Dallas ACE Leos Star In Thanksgiving Service

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Hats are off to the Dallas Ace LEO Club!

Formed less than a month before Thanksgiving, the LEOs wasted no time in getting organized and showing their exemplary dedication to community service. The group pulled together and volunteered during the Thanksgiving Holidays to help the Salvation Army.

It started on Tuesday, Novemeber 21, when the LEOs volunteered at the Carl P. Collins Social Services Center. They helped prepare and serve meals to homeless men, women and children. The161,000 square foot center, which houses up to 600 people per night, is the largest multi-use facility in The Salvation Army world. Every year, thousands of people find the spiritual and practical help they need to change their lives at The Salvation Army Carr P. Collins Social Service Center. Nowhere else in Dallas will people find so many resources under one roof, and that evening, the Dallas Ace Leos served graciously.

“This volunteer experience has truly enlightened me about situations outside of our perfect society. We have heard of people living poverty and struggling, but it isn’t until you come face to face with them that you realize how devastating their situation is. These volunteer opportunities, with the Leo Club for the Salvation Army, have really taught me to always appreciate everything I have and all of the people who love me. They have also taught me that I should help out in the community whenever possible because not everyone is as fortunate as we are,” said Michelle Shibu, one of the LEO volunteers.

On Wednesday, the scene shifted to Northpark Mall, where the LEOs joined with representatives of the Salvation Army and took part in the holiday Red Kettle Campaign. In 1891, Salvation Army Captain Joseph McFee was distraught because so many poor individuals in San Francisco were going hungry. During the holiday season, he resolved to provide a free Christmas dinner for the destitute and poverty-stricken. He only had one major hurdle to overcome — funding the project. As he pondered the issue, his thoughts drifted back to his sailor days in Liverpool, England. He remembered how at Stage Landing, where the boats came in, there was a large, iron kettle called “Simpson’s Pot” into which passers-by tossed a coin or two to help the poor. Captain McFee placed a similar pot at the Oakland Ferry Landing at the foot of Market Street. Beside the pot, he placed a sign that read, “Keep the Pot Boiling.” He soon had the money to see that the needy people were properly fed at Christmas. Thus began an holiday tradition and charitable endeavor that has lasted over 125 years!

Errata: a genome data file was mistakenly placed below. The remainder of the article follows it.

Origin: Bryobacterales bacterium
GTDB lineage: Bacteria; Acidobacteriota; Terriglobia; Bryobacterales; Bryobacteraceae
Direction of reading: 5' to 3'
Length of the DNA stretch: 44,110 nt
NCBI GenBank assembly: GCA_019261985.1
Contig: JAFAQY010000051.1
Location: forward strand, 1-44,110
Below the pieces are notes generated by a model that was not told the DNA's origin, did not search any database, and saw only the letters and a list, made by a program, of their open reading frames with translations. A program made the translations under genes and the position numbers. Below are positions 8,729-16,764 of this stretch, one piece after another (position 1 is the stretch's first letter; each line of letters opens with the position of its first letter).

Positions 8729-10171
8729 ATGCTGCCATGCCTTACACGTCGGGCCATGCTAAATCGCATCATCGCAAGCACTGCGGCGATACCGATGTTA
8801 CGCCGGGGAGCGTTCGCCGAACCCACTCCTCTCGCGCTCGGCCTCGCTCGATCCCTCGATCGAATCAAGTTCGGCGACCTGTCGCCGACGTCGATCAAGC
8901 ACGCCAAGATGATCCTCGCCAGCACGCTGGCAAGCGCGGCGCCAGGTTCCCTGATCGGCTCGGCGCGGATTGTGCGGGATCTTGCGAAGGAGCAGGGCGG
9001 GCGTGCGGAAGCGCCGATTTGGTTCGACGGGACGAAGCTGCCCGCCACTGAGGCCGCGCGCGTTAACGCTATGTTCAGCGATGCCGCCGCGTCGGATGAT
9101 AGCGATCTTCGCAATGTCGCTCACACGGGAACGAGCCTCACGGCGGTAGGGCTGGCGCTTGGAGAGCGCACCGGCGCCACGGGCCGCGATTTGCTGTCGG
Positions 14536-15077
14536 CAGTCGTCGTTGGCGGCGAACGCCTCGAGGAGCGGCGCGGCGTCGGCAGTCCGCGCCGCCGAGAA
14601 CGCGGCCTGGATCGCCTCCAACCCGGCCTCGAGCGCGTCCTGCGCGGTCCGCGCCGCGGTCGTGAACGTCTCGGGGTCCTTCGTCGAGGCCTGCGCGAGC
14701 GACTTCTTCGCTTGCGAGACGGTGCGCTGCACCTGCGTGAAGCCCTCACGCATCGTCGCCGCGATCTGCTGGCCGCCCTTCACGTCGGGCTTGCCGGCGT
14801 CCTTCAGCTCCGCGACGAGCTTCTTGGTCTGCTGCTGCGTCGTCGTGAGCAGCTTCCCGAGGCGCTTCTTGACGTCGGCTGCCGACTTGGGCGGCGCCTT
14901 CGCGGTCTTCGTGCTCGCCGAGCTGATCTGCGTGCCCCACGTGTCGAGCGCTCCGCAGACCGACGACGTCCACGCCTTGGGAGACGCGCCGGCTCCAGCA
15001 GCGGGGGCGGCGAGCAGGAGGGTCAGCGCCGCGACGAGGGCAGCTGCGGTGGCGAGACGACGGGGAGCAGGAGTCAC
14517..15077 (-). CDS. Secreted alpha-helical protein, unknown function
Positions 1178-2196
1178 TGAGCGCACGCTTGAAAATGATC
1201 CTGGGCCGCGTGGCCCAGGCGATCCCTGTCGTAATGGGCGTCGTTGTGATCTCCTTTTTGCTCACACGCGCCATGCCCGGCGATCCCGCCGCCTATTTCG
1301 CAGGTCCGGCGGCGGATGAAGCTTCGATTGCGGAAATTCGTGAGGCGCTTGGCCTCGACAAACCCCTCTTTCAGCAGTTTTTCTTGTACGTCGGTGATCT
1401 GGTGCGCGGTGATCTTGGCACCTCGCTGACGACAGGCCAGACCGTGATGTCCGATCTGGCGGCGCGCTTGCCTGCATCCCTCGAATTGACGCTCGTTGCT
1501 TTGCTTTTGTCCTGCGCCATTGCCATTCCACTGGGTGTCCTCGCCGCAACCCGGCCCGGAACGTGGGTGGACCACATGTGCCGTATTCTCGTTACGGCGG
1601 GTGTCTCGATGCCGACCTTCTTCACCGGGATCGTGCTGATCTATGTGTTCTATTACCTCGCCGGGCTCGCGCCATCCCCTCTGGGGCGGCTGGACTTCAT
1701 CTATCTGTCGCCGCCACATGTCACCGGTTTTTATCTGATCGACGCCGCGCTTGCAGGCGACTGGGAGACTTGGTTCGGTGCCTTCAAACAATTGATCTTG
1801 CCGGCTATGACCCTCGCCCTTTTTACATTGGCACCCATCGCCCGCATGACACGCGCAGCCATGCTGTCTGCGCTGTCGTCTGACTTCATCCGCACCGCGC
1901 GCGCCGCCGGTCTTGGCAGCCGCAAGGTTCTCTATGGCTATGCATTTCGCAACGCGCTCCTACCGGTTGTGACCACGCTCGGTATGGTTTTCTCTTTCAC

“The past few days of volunteering have been eyeopeners for me. Taking the trip to the Salvation Army Homeless Shelter was a great way for me to understand how privileged I am. Being able to see children and families who were struggling to get a glass of milk really changed me. I now understand that wasting a piece of bread is like wasting a meal for a family in a homeless shelter,” related Anna Leo who participated in the events.

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